Journey Through Bangladesh
Martyrs Without Names
Over 900 had given up their lives for the freedom of our nation in the Demra massacre in 13 May, 1971. These
sons of this soil lie unidentified, while we celebrate our freedom at the cost of their blood. They have sacrificed
their lives for the greatest cause Bangladesh has ever seen.
Ahmed Humayun Kabir Topu
Most of the mass graves in and around Pabna lie in ruins, and remain uncared for over the last four decades. About only 40 to 50 such mass burial spots have been identified so far in the past forty years. Even after four decades of independence, these sacrifices remain unaccounted for.
The Demra massacre was by far the largest genocide in one location that took place during the War of Liberation of 1971. It was late in the night of 13 May that the sons of the Hindu village were dragged out of their houses and made to stand in a line to witness the rape of their mothers, daughters, sisters, and wives by the Pakistani Occupation Army with help from local collaborators. They were then all shot to death while their houses were put on fire. The surviving villagers interred over 900 bodies in the following morning in one single grave. A memorial has been built near the site very recently.
Of the neglected burial sites, the one in Satbaria village under Sujanagar Upazila allegedly contains over 400 bodies. Till date, the actual date of the massacre carried out by the Pakistani army and the Razakaars is yet to be identified. The mass grave lies in ruins.
Shahidnagar, on the other hand, has erected a memorial to immortalize the several hundred who were brutally killed on 19 April 1971 by the occupation forces in the then Dabbagan village in the Santhia Upazila. Here's the irony: Shahidnagar literally translates to 'City of Martyrs'; but the memorial is uncared for and has fallen to severe wear and tear over the years. Is this really how we honor our dead — even more so those who sacrificed everything for the independence of the nation?
It was another night on 22 May 1971 when a force of 200 armed men from the Pakistan Army along with Razakaars raided and looted the Hadal village of the Faridpur district. Over 70 houses were set aflame, the women raped, and 156 men killed in one night. There is yet to be any sort of memorial for these martyrs to be erected at the site.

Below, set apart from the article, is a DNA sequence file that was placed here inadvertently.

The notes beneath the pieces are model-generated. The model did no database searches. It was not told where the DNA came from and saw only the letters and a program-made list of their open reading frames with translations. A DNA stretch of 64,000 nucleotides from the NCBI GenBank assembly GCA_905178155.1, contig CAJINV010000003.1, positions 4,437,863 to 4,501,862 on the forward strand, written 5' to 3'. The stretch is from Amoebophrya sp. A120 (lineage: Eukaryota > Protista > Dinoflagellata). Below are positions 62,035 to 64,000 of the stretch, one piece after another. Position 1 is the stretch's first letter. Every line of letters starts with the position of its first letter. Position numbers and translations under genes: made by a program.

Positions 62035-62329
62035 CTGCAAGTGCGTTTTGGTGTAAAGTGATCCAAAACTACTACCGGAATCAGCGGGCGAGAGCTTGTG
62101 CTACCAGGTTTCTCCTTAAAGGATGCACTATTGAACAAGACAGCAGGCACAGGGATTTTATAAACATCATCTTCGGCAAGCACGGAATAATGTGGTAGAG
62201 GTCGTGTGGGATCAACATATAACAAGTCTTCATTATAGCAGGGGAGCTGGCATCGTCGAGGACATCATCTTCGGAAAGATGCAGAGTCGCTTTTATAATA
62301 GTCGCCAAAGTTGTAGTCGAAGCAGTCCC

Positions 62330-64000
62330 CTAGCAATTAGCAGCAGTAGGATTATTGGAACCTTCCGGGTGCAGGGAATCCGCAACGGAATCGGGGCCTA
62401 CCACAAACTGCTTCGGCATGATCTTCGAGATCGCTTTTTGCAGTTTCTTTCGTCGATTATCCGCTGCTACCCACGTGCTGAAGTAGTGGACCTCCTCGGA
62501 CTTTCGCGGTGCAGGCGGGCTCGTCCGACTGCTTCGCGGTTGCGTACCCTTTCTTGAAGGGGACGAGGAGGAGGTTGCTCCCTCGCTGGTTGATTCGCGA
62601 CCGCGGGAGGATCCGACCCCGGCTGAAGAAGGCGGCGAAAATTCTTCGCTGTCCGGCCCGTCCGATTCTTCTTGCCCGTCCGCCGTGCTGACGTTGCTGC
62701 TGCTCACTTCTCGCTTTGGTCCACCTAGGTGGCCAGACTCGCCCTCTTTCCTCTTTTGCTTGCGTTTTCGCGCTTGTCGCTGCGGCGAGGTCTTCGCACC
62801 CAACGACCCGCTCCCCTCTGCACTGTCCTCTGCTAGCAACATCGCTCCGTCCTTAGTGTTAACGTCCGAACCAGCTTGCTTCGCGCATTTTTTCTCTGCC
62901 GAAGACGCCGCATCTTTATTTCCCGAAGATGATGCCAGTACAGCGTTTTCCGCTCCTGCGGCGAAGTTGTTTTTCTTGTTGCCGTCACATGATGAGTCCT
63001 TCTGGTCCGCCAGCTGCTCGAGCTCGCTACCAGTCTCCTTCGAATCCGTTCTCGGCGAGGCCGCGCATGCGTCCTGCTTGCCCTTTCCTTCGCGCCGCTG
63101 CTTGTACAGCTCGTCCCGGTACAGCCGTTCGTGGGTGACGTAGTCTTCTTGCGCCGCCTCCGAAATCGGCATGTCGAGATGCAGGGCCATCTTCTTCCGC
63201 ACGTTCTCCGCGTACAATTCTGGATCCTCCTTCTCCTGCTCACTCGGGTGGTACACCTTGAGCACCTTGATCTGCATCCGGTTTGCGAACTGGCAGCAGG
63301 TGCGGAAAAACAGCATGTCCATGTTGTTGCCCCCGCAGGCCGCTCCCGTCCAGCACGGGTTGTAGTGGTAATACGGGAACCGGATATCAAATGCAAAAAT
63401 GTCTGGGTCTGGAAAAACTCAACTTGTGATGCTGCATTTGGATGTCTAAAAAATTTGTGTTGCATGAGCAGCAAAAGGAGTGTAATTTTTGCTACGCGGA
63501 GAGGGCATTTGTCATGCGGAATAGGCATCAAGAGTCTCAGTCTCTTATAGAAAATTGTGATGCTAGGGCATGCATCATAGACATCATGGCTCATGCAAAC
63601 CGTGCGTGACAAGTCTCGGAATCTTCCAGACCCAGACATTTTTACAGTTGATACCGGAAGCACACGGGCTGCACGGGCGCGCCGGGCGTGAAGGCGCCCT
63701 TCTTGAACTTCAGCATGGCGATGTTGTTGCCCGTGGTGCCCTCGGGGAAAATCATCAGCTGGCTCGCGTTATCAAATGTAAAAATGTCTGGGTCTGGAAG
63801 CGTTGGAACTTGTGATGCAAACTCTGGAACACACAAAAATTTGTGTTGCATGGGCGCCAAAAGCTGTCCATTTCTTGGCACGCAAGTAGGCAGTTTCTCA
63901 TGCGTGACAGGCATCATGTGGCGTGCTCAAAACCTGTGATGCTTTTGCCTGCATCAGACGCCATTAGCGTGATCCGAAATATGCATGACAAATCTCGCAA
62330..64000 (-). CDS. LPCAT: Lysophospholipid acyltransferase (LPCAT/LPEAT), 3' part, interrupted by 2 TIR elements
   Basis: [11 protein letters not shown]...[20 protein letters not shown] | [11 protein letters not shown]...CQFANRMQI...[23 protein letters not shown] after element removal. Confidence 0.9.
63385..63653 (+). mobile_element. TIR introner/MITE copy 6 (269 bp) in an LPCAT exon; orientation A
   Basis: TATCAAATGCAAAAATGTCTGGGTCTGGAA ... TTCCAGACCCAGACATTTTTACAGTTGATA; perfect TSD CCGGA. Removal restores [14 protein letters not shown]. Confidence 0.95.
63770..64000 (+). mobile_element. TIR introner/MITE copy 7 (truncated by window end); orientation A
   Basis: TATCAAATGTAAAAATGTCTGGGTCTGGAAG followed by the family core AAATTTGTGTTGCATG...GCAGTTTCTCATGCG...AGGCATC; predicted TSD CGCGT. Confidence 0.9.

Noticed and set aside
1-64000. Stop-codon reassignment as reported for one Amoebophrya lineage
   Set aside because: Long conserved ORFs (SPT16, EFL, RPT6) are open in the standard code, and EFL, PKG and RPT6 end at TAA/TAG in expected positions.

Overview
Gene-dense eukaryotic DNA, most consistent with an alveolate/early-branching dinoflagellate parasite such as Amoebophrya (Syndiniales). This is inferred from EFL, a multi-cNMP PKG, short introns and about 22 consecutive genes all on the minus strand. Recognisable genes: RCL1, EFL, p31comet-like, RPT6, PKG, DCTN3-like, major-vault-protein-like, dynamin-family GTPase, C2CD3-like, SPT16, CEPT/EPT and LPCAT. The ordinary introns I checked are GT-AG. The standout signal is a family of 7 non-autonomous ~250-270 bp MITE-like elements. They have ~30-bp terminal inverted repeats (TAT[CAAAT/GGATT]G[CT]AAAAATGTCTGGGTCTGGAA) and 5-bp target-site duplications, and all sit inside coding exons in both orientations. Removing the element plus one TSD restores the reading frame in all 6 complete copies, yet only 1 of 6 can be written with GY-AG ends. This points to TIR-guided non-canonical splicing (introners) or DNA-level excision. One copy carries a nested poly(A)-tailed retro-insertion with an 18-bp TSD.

Have we taken our independence for granted? Over 27 were martyred on 27 November 1971, in the Dhulauri Massacre. Where it should have been an initiative on the part of the authorities to have built a memorial, villagers out of their own effort had built a beam, just a few years back, to represent a Shahid Minar for the 27 fallen heroes.
Sadly, this other story of at least 50 killed in Nazipur village of the Sadar Upazila during the war have yet to see any initiatives taken by the authorities on building any sort of memorial here, even after constant demands by locals and villagers alike. Similarly, the Handial mass graveyard of the Chatmohar Upazila of over 200 martyrs remains totally abandoned. What strikes to be even more depressing are the facts that: first, establishment of the Atghoria Bangshipara Mass Grave Monument was stopped; second, there are no initiatives taken in preserving or even identifying these historical sites. It is also very sad to see that there is no follow through with whatever initiatives were once taken; for instance, the District Administration in the earlier 90s had built the 'Durjoy Pabna' — a liberation war memorial — but it has also fallen under ruin for lack of care.
|Negligence makes the vicinity look like ancient ruins
Habibur Rahman Habib, commander of Pabna district unit Muktizudhha Shangshad says, “Some prominent graveyards have been identified, but most of the rest are yet to be identified. During the liberation war several massacres happened around the district by the Pakistan occupation army with the help their local collaborators. There are mass graveyards all over the place, yet almost all of them are yet to be marked except the 40/50 mass graveyards that have been identified so far.”
Md. Rabiul Islam Rabi, a freedom fighter and journalist says, “All the mass graveyards are yet to be identified till now. Everybody should come ahead to preserve the mass graveyards on a local level. The proper steps have to be taken to preserve all of them. It is unfortunate that we have not yet identified all the mass graveyards in our district even after 40 years of liberation. It is our national duty to preserve the memories of the best sons of the soil.”
As citizens of a free Bangladesh, it is not only our duty but also our obligation in seeing to the effect that all of such graves, not only in Pabna, but all over the country be identified, preserved, and taken care of so that every new generation can visit them to at least get the slightest idea of what has been handed down to them through the sacrifices of the millions in the 1971 War of Liberation.